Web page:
Saw this on FB...Alabama eclipses Mississippi😯 Edited by MyLife
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Surprisingly, we do have hurricane evacuees here at the park. I came through the entrance station on Saturday and chatted with the gal who works there. She said it was a slow day, only about 50 cars came through, but about 20 of those were hurricane evacuees. I guess they evacuated and just kept on going! LOL

 

 

I'm not surprised that you have *some*... I just figured that you would have nowhere near enough to make a big difference. 

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A lot of people have been asking us as well.  Granted, we got some rain (about 1 1/2"), but people honestly think San Antonio is very close to Houston.  I just think it's because people in small east coast states can't fathom just how gigantic Texas is.  This morning one of my husband's co-workers in DC called to check on him and then was going to call a guy in EL PASO to see if he got through the hurricane okay.

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I have to vent here because I can't do it on facebook...

 

I have had SO. FREAKIN. MANY. PEOPLE. tell me to "be safe!" from the hurricane... And OMG I HOPE Y'ALL ARE OKAY... And ARE YOU SAFE???

 

PEOPLE! I AM 600+ miles away from the hurricane! We're having the most beautiful weather we've had since spring!

 

LOOK AT A FRICKIN' MAP ALREADY!!!

 

And yes, Aunt Peggy in Scotland, I do actually live in Texas, but a hurricane big enough to cover the entire state of Texas would be biblically epic, okay?

 

I feel like slamming my head against a wall. Maps, folks. Maps. Look at them.

 

yeah. I'm getting some of that too.   just chatted wtih one who was upset about how the hurricane would affect his 18months in the planning dallas vacation next week.  uh - not at all.

 

I've had people asking about my dd  (lives in dfw -  I'm here right now) - hardly anything.   a tiny bit of rain and cooler temps.  no one is complaining it's not 90+  (or 105 - the week before I came.)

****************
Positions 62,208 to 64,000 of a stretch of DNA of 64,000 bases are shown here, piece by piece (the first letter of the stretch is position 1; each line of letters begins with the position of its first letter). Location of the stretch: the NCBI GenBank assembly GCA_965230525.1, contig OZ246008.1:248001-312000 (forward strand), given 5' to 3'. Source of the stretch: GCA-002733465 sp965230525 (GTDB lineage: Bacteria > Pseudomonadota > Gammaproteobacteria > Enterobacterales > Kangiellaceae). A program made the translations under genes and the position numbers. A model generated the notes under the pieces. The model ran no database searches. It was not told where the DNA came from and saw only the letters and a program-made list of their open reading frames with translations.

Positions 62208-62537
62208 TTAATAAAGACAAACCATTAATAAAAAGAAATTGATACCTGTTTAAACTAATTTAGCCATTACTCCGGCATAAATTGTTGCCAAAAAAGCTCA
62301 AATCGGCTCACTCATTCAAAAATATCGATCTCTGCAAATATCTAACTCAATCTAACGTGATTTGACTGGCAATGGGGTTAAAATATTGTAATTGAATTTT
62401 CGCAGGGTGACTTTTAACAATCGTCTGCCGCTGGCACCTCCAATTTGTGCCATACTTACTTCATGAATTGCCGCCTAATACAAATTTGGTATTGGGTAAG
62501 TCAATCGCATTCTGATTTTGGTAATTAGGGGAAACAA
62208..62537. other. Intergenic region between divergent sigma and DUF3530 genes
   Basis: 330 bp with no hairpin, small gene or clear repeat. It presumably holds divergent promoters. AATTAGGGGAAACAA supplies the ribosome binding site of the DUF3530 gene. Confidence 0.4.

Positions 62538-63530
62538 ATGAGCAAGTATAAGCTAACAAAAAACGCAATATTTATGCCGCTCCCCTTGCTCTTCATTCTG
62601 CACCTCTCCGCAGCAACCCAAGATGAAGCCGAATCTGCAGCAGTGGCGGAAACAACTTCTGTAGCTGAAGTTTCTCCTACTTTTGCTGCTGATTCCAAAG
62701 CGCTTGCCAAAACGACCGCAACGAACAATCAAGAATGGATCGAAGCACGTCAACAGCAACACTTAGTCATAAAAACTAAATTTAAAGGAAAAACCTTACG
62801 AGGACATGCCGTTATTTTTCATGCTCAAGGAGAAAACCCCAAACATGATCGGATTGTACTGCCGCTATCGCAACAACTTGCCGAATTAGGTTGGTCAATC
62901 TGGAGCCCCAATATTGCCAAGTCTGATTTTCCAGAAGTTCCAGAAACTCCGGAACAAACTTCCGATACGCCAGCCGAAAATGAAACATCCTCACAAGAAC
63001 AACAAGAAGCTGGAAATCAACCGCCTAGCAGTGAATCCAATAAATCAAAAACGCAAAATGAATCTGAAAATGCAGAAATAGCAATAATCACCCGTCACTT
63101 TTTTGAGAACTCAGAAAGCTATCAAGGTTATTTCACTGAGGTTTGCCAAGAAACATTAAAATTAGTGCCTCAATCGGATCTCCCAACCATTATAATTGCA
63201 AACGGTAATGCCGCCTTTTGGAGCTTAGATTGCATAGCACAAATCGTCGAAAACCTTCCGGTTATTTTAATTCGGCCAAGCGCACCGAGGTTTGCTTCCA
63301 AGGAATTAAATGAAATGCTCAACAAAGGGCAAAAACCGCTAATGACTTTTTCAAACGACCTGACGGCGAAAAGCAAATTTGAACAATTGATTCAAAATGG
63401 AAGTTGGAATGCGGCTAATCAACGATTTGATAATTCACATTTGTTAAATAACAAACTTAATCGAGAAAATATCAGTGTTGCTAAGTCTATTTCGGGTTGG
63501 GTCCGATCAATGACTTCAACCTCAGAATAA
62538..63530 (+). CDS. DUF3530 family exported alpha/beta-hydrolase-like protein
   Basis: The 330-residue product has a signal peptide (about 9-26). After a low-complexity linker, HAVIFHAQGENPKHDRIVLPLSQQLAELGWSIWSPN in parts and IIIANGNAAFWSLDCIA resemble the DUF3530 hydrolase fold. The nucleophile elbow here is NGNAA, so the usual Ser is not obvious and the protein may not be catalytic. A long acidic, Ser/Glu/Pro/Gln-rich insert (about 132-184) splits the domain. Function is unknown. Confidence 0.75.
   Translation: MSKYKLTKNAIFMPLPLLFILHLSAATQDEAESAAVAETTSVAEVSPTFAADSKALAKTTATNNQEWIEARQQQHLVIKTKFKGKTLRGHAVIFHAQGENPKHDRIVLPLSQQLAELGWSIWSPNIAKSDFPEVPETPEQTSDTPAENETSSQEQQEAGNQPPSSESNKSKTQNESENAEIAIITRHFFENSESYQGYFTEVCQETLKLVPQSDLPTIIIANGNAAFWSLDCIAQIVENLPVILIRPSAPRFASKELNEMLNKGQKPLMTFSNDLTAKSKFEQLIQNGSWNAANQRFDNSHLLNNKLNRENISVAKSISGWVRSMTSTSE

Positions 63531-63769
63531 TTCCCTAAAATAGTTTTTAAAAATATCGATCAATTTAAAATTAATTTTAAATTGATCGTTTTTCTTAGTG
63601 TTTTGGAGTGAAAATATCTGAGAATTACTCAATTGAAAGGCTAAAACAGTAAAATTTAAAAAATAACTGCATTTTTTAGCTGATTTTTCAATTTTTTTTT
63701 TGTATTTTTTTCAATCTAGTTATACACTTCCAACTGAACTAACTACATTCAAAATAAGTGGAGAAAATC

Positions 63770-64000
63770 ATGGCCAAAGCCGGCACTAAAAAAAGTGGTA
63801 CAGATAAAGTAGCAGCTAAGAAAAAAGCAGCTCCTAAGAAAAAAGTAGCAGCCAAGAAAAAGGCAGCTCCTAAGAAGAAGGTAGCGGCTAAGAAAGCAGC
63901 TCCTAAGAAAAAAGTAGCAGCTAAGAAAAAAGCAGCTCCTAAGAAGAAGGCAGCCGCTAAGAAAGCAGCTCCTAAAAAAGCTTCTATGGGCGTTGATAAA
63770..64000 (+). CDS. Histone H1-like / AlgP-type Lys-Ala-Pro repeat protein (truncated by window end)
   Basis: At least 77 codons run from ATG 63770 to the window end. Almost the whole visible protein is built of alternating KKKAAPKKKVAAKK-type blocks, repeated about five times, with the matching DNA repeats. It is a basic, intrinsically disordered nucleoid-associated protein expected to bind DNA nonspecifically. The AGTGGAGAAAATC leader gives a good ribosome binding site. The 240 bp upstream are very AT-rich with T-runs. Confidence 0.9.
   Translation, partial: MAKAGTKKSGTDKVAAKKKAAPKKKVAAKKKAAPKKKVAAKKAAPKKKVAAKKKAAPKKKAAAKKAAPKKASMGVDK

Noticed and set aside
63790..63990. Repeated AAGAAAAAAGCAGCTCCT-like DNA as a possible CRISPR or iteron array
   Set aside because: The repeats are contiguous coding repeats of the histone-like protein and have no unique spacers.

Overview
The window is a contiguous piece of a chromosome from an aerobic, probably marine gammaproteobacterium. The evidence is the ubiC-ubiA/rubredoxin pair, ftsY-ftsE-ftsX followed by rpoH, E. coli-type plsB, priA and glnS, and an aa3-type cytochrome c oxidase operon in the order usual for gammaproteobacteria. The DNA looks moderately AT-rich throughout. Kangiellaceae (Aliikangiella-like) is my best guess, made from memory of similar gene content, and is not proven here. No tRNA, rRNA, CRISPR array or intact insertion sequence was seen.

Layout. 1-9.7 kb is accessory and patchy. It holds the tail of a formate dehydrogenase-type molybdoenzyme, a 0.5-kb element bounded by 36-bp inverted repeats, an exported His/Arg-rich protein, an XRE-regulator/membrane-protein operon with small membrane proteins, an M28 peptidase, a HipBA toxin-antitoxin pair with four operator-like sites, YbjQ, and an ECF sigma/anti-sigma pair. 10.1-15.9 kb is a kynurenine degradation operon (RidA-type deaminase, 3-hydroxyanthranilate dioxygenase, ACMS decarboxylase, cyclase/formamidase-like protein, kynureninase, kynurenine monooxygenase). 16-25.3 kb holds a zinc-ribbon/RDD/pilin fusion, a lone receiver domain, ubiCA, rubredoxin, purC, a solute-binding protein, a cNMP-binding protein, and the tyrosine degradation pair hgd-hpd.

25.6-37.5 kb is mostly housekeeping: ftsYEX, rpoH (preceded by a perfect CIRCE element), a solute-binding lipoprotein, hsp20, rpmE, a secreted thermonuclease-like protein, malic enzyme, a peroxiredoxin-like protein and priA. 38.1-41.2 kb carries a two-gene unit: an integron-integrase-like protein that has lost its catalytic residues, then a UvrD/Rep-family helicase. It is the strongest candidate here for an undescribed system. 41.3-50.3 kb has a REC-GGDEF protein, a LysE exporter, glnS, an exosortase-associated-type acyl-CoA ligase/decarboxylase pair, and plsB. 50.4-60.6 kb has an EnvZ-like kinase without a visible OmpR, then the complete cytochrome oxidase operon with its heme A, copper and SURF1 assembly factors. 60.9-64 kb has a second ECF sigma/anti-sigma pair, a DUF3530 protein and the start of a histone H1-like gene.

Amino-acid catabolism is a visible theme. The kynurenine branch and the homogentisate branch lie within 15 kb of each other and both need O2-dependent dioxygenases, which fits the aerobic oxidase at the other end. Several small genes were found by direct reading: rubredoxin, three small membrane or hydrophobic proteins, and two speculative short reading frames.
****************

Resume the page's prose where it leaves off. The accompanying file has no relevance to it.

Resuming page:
dd's bff lives in Houston  - so we've been trying to keep track of her, but haven't heard the latest. (as well as a woman from our home town who lives there now -we have a long acquaintance with her parents/grandparents.  she seems fine.)   both were fine as of Saturday.

 

many don't understand how big texas is, since it's "a state".  part of a larger country.  it's nearly twice the size of Germany.

 

I'll just leave you with a t-shirt I *really* liked. (and am regretting I didn't buy)  . . . . It's a texas thing y'all wouldn't understand.

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A lot of people have been asking us as well.  Granted, we got some rain (about 1 1/2"), but people honestly think San Antonio is very close to Houston.  I just think it's because people in small east coast states can't fathom just how gigantic Texas is.  This morning one of my husband's co-workers in DC called to check on him and then was going to call a guy in EL PASO to see if he got through the hurricane okay.

 

 

yeah - I'm in Washington.  my COUNTY is bigger than a couple east coast states.

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yeah. I'm getting some of that too.   just chatted wtih one who was upset about how the hurricane would affect his 18months in the planning dallas vacation next week.  uh - not at all.

 

 

I don't think that's a dumb question though... like, how many evacuees are going to be in hotels (might be an issue if you haven't booked in advance), are you going to need a different road to travel to Dallas (if coming from the east - I have no idea where he is), etc?

 

ETA: and yes, I know you said he's been planning his vacation for a long time, but that doesn't necessarily mean he'd booked a hotel. 

Edited by luuknam

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I don't think that's a dumb question though... like, how many evacuees are going to be in hotels (might be an issue if you haven't booked in advance), are you going to need a different road to travel to Dallas (if coming from the east), etc?

 

ETA: and yes, I know you said he's been planning his vacation for a long time, but that doesn't necessarily mean he'd booked a hotel. 

 

no - he was worrying dallas was underwater like houston is, and didn't understand how far apart they are.

 

this person has his plane ticket and hotel reservation already. 

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My brother lived in Indonesia when they had an earthquake. My mom was freaked out and called the consulate there. My brother pointed out that he was as far away from the earthquake and tsunami as D.C. is from Illinois. (Check a map, Mom!)

 

She replied that she was sick the day they taught geography in school. (This goes with her statement that polynomials hadn't been discovered before she graduated from eighth grade.)

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If it's somebody in the US, yes, I would expect a sense of geography.